You see, I’m ashamed to say it, but It took some time for me to warm to her. And, to be fair, I think it’s accurate to say it took a while for me to grown on her as well. I was irked by her over-bearing nature, and she was skeptical of me, the young-ish teacher with skinny jeans & a tendency to break out in spontaneous song. She would indirectly question my reasoning behind taking the children out to recess on cold winter days. Or my practice of encouraging the children to do things independently such as opening their own milk cartons, or working through peer conflict before I swooped in and rescued the situation. She was a classic helicopter grandparent. Protective to the point of stifling. But as months went on, she eased up a bit. And Naya became more confident and outgoing as a result. She was also extremely helpful in the classroom;  whether it was sweeping of floors, wiping mouths, or serving lunch plates…she was quick to fill in any void she saw. As a result, the classroom schedule and transitions were as smooth as could be. Around the second half of the school year, she began to smile, and talk, and even joke. And I started to genuinely enjoy her presence.

             Then, April came, and suddenly Naya stopped coming to school. After waiting a few days to hear from her family regarding her absence, I called home. Naya’s grandmother picked up. There had been a family tragedy. A car accident, and her grandson had died, a day before his 20th birthday. Needless to say, she was devastated. When they returned to school several weeks later, Naya requested to draw a sidewalk chalk picture for her deceased cousin so that he could look upon it from his new home in Heaven. So we did. My aide and I also listened as grandmother broke down and told us the details of the accident. And about her daughter’s inconsolable grief. And how precious and short life is. We cried with her. As mothers. But mostly, as  friends.

            Last week, as we prepared to close the classroom for the summer, Naya’s grandmother and I stood on the school yard watching the children work themselves into a feverous state of excitement over the impending summer break. I glanced over in her direction, and for a second, realized how far we had come since September. And out of nowhere, she began a story…”You know, I left my daughter in El Salvador when she was about Naya’s age. Not just her, my other daughters also. My youngest was 2 at the time. It was the hardest thing I ever had to do…” And for the next half hour, she recounted how she had left her improvised country to come to the States in search of a better life for her children. She came alone. With nothing but the clothes on her back, and a small picture of her daughters that she carries with her to this day. She found under-the-table work as a house cleaner, and sent nearly all of her earnings back home to her daughters who were in the care of her mother. She did this for 7 years, until finally, with the help of her American born husband, she was able to bring her children to the U.S. for good.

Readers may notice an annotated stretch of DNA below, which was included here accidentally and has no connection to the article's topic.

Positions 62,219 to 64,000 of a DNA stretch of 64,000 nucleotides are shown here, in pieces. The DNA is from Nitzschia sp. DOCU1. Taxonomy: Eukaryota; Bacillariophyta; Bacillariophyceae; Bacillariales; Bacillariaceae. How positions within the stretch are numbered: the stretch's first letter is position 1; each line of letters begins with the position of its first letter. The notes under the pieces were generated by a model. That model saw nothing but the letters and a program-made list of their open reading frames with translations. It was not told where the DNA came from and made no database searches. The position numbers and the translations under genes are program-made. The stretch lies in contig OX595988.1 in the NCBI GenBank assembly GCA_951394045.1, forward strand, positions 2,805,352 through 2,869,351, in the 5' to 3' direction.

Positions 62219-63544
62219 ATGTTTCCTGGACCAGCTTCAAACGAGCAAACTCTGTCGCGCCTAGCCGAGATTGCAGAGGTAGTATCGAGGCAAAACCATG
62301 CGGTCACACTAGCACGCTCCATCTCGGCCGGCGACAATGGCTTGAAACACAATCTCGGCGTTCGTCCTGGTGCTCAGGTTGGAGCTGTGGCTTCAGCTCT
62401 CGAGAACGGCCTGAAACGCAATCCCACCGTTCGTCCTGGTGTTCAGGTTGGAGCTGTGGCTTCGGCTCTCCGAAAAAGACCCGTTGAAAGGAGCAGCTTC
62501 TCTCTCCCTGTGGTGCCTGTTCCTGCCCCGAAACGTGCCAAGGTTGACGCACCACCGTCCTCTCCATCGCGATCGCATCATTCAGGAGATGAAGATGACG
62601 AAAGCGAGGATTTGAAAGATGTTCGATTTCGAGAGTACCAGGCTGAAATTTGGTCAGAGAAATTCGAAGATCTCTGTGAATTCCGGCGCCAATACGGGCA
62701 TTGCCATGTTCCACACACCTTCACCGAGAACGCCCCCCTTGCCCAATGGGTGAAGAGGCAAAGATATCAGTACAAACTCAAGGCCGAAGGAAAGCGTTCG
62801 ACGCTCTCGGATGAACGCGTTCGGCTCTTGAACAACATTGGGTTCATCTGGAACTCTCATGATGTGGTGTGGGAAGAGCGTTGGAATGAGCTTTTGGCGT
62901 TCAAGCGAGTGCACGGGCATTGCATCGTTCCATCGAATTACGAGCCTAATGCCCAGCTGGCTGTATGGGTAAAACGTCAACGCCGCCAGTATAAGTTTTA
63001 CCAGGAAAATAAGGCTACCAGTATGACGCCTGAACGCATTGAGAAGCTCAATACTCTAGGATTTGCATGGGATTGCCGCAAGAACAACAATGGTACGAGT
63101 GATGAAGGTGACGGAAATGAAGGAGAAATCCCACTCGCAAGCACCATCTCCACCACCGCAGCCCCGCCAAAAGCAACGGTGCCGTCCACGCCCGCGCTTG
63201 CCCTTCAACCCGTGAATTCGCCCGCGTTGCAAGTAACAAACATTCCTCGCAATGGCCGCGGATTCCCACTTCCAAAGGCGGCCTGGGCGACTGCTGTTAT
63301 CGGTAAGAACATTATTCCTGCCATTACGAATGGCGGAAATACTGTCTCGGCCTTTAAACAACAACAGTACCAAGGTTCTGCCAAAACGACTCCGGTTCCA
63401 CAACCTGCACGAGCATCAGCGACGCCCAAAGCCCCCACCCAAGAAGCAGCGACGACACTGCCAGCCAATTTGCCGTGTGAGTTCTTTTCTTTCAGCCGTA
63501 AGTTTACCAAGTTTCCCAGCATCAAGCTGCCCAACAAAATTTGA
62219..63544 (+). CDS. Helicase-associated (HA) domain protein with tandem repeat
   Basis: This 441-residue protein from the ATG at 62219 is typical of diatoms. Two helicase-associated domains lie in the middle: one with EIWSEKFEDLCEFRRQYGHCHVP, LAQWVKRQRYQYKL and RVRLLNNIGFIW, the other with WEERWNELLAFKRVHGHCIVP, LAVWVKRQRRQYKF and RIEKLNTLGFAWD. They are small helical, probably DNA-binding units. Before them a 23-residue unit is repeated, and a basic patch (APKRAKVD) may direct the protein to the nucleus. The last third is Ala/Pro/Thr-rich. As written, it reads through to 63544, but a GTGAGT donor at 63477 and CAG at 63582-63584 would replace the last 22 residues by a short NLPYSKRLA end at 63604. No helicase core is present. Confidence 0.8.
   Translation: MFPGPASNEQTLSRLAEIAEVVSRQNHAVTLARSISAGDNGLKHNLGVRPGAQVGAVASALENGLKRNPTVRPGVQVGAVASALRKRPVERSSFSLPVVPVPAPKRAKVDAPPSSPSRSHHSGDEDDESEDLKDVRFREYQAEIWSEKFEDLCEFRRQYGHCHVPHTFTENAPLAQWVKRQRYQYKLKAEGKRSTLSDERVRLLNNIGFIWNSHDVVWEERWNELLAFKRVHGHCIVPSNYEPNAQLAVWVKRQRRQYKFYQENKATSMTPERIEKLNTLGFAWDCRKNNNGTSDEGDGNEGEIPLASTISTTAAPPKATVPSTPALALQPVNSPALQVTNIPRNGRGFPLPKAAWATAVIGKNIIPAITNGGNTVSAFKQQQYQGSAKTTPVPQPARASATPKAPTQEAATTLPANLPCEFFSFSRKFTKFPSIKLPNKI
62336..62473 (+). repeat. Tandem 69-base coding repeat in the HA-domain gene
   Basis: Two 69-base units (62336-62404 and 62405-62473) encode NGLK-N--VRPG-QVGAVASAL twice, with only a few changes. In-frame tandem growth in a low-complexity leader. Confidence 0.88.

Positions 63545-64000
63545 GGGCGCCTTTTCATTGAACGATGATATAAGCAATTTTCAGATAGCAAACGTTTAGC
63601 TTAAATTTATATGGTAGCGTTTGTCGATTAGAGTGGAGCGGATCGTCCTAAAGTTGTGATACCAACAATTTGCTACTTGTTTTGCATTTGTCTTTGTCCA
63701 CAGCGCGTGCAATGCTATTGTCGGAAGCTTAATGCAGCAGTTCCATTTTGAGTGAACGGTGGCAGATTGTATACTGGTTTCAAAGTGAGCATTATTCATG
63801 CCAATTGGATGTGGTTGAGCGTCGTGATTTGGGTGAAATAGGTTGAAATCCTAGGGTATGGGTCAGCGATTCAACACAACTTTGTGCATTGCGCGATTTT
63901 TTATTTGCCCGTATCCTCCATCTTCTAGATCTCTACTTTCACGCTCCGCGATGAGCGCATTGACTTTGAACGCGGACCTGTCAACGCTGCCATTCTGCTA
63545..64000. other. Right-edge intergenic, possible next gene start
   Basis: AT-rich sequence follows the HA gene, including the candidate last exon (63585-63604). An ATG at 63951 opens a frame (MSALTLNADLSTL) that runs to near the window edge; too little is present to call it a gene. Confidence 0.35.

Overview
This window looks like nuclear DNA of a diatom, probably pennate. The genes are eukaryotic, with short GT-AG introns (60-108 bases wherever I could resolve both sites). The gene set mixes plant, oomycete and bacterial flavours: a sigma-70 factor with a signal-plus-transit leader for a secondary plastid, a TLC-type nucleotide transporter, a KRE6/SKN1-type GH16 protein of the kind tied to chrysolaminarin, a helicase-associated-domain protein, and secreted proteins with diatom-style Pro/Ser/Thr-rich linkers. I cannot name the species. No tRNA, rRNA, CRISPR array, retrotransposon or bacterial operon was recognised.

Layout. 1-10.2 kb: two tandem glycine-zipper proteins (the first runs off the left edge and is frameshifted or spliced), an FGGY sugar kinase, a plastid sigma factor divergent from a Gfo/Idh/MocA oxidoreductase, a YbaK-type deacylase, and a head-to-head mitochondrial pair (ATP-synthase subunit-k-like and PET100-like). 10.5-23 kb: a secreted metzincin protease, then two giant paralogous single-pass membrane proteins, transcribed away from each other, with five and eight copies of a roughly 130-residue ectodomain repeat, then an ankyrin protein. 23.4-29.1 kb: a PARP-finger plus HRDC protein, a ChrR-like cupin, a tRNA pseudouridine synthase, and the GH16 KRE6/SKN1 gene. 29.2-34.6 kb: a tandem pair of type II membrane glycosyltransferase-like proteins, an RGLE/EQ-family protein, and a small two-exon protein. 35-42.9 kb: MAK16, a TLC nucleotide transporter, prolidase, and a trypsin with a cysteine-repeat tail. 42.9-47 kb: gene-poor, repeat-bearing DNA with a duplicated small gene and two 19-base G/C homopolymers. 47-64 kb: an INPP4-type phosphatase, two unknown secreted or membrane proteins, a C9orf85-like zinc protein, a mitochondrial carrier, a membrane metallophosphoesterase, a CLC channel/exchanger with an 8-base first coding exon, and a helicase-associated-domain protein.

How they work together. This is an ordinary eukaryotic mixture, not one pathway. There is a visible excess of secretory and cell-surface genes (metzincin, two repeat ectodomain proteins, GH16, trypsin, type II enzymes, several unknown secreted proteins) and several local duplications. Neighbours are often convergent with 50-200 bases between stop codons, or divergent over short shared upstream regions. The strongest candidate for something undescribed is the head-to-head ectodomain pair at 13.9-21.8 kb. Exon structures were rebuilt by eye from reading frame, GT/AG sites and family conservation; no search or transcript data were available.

Suddenly, all the times she spent hovering around Naya made sense. The way she coaxed her to finish all her food, the manner in which she fussed over her clothes, her hair, her school work. The way that she worried for every single cough, sneeze, and yawn. It was all justified.

            Justice. It’s a word I think of often. I contemplate how it applies to my students, as they work their way through a school system that overemphasizes test results rather than learning processes. I ponder the way it manifests in daily interactions between school staff and parents who are visibly uncomfortable on the school campus; be it because their English is limited, or they are unsure of their role in a formal educational setting, or perhaps because their own experiences in school were negative enough to prompt them to shy away from the environment as a whole. But I can tell you what Justice is not. Justice is not represented in a worldwide system that ruthlessly places profits before the needs and rights of a human being—a system that looks the other way when national policies such as NAFTA outright cripple a country and it’s ability to support it’s own, then responds with laws that criminalize people who migrate for the sake of their survival and that of their families. Justice is not present in a political environment that labels people “illegal.” Justice is not represented in a classroom where a teacher refuses to call a child by their birth name, on the basis that ‘Jorge” in English is ‘George.’ Justice means little to a mother who has nothing but a faded snapshot of her children to keep her going, day after day, night after night, as she toils away in a foreign country that never welcomed her in the first place.

               I do not like to make sweeping generalizations. But I am going to make one now. I have been teaching in one of the most diverse cities in the nation for the past 12 years, in both the public and private sectors. I’ve taught children who were born into affluence, and those who live in extreme poverty. And this I can say with certainty: 9 times out of 10, the people who have consistently been willing to do the grunt work (the wiping of noses, mopping of floors, scrubbing down the grime, and sanitizing of rugs after vomit incidents) are immigrants. Whether its the grandfather who immigrated from a war-torn Vietnam and now helps tend to my classroom garden, or the Iranian born mother who lovingly zippers the jacket of each and every student as I usher them out the door to recess, or the Cantonese-speaking auntie who kneels (without flinching) on the dusty cement to tie the shoe of an active student—these people deserve justice. But there’s more. They also deserve our utmost respect.